Kenyans were treated to the news of the newly signed Finance Bill 2020 by President Kenyatta. The Kenya Revenue Authority (KRA) strikes again with another tax bill. The bill consists of proposed amendments and number of statutes including:
- Income Tax Act
- Value Added Tax Act, 2013
- Excise Duty Act, 2015
- Tax Procedures Act, 2015
The most significant detail about the new law would be the levy on digital services. The proposed levy will be in addition to a 1.5% digital tax on the value of online transactions. In the words of the KRA, digital companies generate a lot of revenue from Kenya but do not pay any taxes.
Companies such as Uber, Bolt, Little, Google parent Alphabet and Netflix will be expected to pay tax for their services. This move potentially means that either every service will get an extra 1.5% charge or the organizations will have to pick up the tab. In terms of online business, in retrospect, if you earn KES 10,000, 1.5% (KES 150), should go to the KRA.
Speaking to the American Chamber of Commerce Communications lead, Rhoda Mwangi, we got a little bit of insight on how this might affect Kenyans.
KRA Digital Tax and What It Means For Kenyans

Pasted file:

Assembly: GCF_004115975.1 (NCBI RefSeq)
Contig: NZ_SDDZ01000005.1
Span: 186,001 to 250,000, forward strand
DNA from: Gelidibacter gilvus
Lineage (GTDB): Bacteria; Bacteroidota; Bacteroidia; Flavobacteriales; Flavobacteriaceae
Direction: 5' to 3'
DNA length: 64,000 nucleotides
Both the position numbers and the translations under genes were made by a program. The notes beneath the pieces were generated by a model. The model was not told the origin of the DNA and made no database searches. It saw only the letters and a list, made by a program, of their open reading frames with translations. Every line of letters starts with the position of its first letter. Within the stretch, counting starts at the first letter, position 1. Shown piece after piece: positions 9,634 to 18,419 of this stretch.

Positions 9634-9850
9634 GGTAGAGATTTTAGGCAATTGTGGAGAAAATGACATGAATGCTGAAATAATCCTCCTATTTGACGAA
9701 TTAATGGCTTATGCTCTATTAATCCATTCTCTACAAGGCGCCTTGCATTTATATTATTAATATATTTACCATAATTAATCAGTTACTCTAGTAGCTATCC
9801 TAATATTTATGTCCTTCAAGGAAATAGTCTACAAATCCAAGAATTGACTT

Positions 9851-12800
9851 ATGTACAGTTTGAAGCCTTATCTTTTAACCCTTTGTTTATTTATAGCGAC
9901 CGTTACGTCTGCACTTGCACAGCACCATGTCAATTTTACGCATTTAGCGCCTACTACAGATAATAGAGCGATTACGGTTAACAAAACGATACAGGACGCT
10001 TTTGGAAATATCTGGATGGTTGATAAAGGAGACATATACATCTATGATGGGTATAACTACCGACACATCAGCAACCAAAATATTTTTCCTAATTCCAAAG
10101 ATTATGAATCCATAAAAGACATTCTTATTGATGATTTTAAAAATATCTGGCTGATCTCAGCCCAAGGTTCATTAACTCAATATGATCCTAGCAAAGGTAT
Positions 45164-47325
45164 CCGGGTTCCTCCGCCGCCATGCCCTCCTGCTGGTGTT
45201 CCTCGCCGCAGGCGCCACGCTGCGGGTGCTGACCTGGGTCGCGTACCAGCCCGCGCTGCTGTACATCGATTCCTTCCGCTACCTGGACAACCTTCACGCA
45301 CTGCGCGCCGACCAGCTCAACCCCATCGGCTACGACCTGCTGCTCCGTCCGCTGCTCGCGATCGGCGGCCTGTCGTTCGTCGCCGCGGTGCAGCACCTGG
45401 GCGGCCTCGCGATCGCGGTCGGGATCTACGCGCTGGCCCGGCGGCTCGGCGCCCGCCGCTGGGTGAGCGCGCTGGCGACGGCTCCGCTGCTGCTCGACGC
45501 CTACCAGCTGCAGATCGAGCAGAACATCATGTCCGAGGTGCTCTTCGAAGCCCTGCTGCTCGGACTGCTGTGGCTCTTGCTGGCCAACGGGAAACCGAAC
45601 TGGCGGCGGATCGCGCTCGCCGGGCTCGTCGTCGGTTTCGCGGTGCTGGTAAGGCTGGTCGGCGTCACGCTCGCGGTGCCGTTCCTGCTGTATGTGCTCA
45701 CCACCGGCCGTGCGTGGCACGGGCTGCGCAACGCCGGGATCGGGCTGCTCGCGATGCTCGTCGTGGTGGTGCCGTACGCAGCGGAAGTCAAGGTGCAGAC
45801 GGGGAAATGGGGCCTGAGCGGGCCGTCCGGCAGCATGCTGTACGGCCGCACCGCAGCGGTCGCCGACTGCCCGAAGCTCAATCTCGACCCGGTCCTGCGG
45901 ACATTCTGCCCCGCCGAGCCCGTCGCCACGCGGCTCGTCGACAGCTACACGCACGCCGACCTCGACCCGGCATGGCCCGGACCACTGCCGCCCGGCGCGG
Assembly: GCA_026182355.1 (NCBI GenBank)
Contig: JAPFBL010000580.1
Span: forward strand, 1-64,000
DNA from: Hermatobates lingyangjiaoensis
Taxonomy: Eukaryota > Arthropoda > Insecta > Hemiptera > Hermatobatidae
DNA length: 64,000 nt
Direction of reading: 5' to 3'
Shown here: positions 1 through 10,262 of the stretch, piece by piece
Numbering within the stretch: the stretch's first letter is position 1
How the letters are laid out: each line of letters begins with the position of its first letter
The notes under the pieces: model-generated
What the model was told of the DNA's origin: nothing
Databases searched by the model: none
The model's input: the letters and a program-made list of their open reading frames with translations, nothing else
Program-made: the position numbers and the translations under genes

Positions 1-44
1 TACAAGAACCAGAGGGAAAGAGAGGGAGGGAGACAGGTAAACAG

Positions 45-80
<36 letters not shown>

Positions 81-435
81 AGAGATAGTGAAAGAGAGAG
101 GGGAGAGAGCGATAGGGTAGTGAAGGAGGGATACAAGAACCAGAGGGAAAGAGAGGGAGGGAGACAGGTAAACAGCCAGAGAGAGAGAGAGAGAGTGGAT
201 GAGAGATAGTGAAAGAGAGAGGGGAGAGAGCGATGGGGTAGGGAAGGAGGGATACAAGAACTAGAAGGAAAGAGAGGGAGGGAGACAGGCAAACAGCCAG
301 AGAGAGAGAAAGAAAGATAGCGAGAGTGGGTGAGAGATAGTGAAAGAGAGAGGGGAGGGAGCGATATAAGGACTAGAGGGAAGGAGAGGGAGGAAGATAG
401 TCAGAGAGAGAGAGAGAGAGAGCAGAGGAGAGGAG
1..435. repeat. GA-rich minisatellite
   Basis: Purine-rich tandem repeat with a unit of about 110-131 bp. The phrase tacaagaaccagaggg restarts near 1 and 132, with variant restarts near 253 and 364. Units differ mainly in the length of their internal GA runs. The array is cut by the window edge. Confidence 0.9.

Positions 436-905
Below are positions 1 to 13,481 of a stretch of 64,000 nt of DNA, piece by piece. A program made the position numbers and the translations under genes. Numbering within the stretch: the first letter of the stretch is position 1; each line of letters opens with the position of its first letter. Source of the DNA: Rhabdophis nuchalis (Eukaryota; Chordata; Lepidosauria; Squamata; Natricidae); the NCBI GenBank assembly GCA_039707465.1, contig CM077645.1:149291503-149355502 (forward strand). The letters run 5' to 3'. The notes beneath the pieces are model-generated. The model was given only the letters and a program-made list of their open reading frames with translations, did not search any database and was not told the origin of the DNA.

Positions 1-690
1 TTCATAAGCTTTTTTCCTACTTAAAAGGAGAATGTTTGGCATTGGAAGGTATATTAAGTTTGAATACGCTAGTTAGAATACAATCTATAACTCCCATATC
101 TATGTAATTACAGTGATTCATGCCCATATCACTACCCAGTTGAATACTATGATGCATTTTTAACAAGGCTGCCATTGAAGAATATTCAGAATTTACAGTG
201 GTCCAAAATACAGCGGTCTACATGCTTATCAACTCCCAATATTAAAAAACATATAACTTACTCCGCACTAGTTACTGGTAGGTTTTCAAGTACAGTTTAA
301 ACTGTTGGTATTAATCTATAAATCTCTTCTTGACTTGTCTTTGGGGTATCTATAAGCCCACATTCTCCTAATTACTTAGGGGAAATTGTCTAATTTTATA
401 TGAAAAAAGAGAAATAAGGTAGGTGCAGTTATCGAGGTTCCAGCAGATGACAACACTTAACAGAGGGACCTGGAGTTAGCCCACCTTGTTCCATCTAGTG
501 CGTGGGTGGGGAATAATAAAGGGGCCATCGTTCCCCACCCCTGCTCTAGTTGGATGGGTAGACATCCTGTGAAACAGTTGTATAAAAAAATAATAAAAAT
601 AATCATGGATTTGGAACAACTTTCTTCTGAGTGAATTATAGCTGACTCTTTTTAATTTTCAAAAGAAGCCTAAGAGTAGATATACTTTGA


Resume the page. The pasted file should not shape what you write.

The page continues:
It’s no question that the proposed digital marketplace tax will directly affect the Kenyan consumer. This is in terms of services they use on a daily basis such as Netflix, Apple Music and Uber.
The regulations propose to charge VAT to a wide range of digital services. This includes:
- Downloadable digital content
- Subscription-based media
- The supply of music, films and games
- The overall supply of digital content for listening, viewing or playing on any audio, visual or digital media.
Rodah Mwangi says that it remains to be seen whether or not the tax will negatively affect Kenyans and how they use these services. Given the current rise in the use of digital services due to the pandemic, we can’t be too sure what will happen.
However, she does speculate that having the digital marketplace tax may burden taxpayers with numerous taxes. It would place consumers in a difficult position, needing to access services but being unable to afford them. She goes on to say,
Pursuing the two types of digital taxation policies, (1.5% DST and digital marketplace VAT), Kenya is going to place an inordinate and unwarranted burden on this important sector at a critical time.
Aside from that, Kenya will also be diverging from the multilateral efforts led by the Organisation for Economic Cooperation and Development (the OECD) on a globally accepted method for taxing the digital economy. Such a position may be seen to run against the expectations of a modern US-Kenya FTA.
If Kenya implements digital taxes, it might also spark a trade war with the US, home to several tech giants, with possible negative effects for its citizens.
The regulation, as is, threatens the success and growth of the digital services sector. It may potentially further erode a tax base already significantly threatened by the COVID-19 Pandemic.
The digital service tax will start applying from 1st January 2021 and for now, we can only wait to see what measures will take effect. We will add more in-depth information as and when we receive it.